By SARA ARTHURS
With the right venue and the right menu, a picnic can be a special way to celebrate summer. Do it right and it may be something your children will remember for decades to come.
Karen McDougall, Supplemental Nutrition Assistance Program assistant at Ohio State University Extension, Hancock County, suggests “bringing something totally unexpected” to a picnic, such as a creamy grape salad, which is “nice and refreshing” but a little different than usual picnic food.
Melissa Hehmann, an Indianapolis-based healthy living adviser and dietitian for Meijer, also recommended a grape dish. She said fruit kebabs are one fun possibility. Grapes can be frozen, then put on kebabs “so they’re almost like a popsicle,” she said.
It doesn’t cost much to have a picnic, and can be as simple as peanut butter and crackers, McDougall said.
She recommended looking at MyPlate, the federal government’s nutrition recommendations, for food groups to include. A protein can be chicken salad or egg salad, among other things, and grains should include some whole grains. She said it’s hard to take milk, however, on a picnic.
Andre Grotrian, manager at the Great Scot grocery on Main Cross Street, said a trend is more salads with items like baby spinach, and less interest in potato salads.
“The fresh salads have become a lot more popular,” said deli/bakery manager Nicole Tipple.
Shredded chicken is popular, while other lunch meats “not so much,” she said. She said smoking meats is also a picnic trend.
When it comes to weekend picnics, self-lighting charcoal is more popular than the kind that requires fluid, Grotrian said.
And for dessert, people love cheesecake, Tipple said.
In the summer, Great Scot packages cookies onto Frisbees, so a family can eat the cookies and then play with the Frisbee.
Hehmann also suggested Mason jar salads, with dressing on the bottom, then lettuce, then other ingredients. Close the jar, then shake it once you get to the picnic.
Adults might have sparkling wine and children might have sparkling soda with fresh berries in it. “Even making sandwiches into shapes … Stars or flowers,” Hehmann said.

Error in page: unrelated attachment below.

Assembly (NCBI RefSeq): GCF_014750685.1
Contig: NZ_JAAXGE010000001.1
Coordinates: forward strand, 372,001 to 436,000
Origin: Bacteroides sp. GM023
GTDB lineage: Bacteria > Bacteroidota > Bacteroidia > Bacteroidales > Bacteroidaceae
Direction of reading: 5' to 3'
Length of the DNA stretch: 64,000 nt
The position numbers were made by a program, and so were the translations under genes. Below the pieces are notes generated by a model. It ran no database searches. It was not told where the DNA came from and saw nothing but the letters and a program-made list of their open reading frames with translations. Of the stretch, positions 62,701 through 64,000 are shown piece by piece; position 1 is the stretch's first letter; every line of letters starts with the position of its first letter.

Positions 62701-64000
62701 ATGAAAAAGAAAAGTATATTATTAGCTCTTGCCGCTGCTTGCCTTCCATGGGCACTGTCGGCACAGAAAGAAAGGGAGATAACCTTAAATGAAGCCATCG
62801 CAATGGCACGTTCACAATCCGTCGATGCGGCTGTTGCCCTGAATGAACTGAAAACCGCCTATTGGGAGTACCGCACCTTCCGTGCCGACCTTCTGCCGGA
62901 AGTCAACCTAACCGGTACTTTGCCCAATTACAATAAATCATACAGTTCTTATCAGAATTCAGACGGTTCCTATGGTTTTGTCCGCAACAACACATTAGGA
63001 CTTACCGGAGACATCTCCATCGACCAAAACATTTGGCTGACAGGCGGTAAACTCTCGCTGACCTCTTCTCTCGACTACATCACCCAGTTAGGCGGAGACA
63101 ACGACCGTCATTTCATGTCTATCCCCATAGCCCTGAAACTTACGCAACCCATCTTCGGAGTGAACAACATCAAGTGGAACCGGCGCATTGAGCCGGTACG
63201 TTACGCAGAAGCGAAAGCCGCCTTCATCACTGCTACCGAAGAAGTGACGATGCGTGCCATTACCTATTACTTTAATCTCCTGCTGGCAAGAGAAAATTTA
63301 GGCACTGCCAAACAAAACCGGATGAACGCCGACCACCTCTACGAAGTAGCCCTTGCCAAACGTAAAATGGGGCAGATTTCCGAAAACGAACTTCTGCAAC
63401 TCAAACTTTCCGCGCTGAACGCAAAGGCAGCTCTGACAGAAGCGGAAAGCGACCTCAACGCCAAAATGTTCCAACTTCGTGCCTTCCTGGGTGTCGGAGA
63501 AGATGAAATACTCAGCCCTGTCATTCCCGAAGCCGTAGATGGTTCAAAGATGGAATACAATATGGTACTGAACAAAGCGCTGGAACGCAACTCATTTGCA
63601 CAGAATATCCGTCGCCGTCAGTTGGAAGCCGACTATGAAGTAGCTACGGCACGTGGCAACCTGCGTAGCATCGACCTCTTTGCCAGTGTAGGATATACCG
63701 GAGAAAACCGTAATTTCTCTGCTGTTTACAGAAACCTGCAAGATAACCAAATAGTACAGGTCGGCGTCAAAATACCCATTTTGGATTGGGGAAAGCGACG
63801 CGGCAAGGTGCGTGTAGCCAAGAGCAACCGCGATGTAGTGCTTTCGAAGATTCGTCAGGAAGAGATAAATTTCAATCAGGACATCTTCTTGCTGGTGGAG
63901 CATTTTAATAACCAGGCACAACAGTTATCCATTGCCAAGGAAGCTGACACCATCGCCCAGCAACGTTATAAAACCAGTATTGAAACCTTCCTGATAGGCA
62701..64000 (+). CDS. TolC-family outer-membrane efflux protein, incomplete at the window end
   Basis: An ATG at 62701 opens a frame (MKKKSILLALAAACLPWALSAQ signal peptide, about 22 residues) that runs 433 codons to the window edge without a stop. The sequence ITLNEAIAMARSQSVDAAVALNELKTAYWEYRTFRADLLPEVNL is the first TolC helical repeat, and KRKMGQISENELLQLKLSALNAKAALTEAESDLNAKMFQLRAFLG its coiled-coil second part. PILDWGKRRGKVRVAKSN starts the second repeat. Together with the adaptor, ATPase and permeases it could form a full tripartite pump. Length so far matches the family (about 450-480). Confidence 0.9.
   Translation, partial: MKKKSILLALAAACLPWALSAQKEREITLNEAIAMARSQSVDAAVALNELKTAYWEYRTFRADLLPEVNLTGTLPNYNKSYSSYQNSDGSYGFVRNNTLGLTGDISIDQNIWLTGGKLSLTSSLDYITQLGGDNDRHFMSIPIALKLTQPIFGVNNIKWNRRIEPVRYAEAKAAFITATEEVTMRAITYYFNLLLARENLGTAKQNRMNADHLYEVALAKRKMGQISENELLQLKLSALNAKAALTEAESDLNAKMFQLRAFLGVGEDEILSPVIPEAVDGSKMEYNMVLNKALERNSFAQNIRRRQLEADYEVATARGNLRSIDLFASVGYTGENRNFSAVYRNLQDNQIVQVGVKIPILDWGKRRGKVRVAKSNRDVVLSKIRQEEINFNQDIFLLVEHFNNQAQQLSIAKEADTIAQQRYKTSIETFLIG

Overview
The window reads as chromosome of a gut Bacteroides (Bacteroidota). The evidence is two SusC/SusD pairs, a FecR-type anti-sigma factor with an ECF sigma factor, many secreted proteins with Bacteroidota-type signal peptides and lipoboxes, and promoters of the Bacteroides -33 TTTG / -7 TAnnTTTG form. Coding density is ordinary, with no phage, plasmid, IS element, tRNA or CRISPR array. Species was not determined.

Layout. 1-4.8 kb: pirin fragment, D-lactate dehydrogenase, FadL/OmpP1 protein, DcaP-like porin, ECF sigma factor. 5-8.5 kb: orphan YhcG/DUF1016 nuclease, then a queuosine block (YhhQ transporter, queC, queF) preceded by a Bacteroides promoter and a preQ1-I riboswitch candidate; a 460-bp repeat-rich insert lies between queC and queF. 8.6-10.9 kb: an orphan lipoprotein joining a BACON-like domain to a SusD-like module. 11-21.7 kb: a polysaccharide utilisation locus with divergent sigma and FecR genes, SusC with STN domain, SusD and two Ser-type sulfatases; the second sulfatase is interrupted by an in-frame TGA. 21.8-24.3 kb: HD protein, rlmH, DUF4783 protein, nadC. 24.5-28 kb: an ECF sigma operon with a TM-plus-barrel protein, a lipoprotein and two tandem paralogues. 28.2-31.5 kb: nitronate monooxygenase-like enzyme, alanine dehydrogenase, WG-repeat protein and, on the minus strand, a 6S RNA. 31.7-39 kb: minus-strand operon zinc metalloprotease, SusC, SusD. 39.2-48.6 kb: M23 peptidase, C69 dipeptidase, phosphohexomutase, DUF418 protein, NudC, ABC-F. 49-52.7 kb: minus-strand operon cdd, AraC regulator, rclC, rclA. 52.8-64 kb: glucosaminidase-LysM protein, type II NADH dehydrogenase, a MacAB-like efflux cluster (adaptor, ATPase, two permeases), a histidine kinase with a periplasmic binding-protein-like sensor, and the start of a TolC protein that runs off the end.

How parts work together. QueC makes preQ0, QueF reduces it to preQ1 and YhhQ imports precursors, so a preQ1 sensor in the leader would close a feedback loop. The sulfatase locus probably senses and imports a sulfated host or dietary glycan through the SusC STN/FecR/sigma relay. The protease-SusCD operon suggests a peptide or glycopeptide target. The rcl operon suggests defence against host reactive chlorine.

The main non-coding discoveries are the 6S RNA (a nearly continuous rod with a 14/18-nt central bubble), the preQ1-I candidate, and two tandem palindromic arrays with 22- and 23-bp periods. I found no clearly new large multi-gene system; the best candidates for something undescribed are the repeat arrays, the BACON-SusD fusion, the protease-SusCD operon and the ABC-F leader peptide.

Hehmann said food possibilities can be a balance between the healthy and the indulgent. Fresh fruits and vegetables are important but there is room for dessert, too, she said.
“Charcuterie is a big thing now,” and cut cheeses and meats can be easily put into containers, along with breads, she said.
McDougall said it’s important to pay attention to food safety to avoid food-borne diseases. “Keep hot things hot, cold things cold,” she said.
Shawn Ochs, extension educator, family and consumer sciences at OSU Extension, said a picnic doesn’t need to be grandiose. She recalled during her childhood how her father would purchase meat, hoagie rolls, cheese and chips, then head off with the children. “Spontaneity is so important,” she said.
Ochs suggests keeping a picnic blanket in the car for when the urge to have a picnic strikes. She also suggests keeping wet wipes.
Hehmann said the most memorable part of a picnic when she was a child was not necessarily the food but “who you were with.” She encouraged families to get the children involved in helping come up with a theme and perhaps having blankets or foods that go with the theme, as well as games.
And spend time interacting with one another, she said. “Turn off the phones,” she said.
Elizabeth Beidelschies, reference librarian at the Findlay-Hancock County Public Library, organizes the library’s cookbook club, which featured picnic cookbooks in June. The cookbooks discussed were “A Perfect Day for a Picnic” by Tori Finch; “The Picnic Cookbook” by Annie Bell; and “Picnic 125 Recipes” by Dee Dee Stovel.
Beidelschies said three people attended the cookbook club meeting, which has been typical.
“They reminisced a lot about picnics they went on as children,” she said.
Those attending, most of whom were grandparents, said their own grandchildren were not as interested in picnics as they had been when they were young. The club members also noted that the picnic cookbooks they discussed were “a lot fancier than what they had experienced,” Beidelschies said.
McDougall said a picnic venue could be as simple as sitting in a family’s backyard. But Findlay and surrounding communities offer many other options. “I think Riverbend is a beautiful park,” McDougall said.
Tifani Boltz, marketing manager for the Hancock Park District, said many local parks could make good venues. Riverbend Recreation Area is “awesome” and there’s “a beautiful shelter” at Litzenberg Memorial Woods, she said. She said Oakwoods and Riverside parks would also be good choices.
Jamie Mehaffie, village administrator for Bluffton, said both Buckeye Park and Village Park have shelterhouses available for picnics. Shelterhouses can be reserved ahead of time, but this is not necessary. Mehaffie said the Village Park’s large shelterhouse has a kitchenette and is often used for larger family gatherings.
Buckeye Park is attractive for picnics because of its proximity to a playground, swimming pool, shuffleboard courts and the lake. Village Park, with baseball and soccer fields, is “more of an active recreation park,” Mehaffie said.
McDougall also touched on recreation, pointing out that adults need 30 minutes of physical activity each day. She recommended that, after eating, the picnickers go for a walk.
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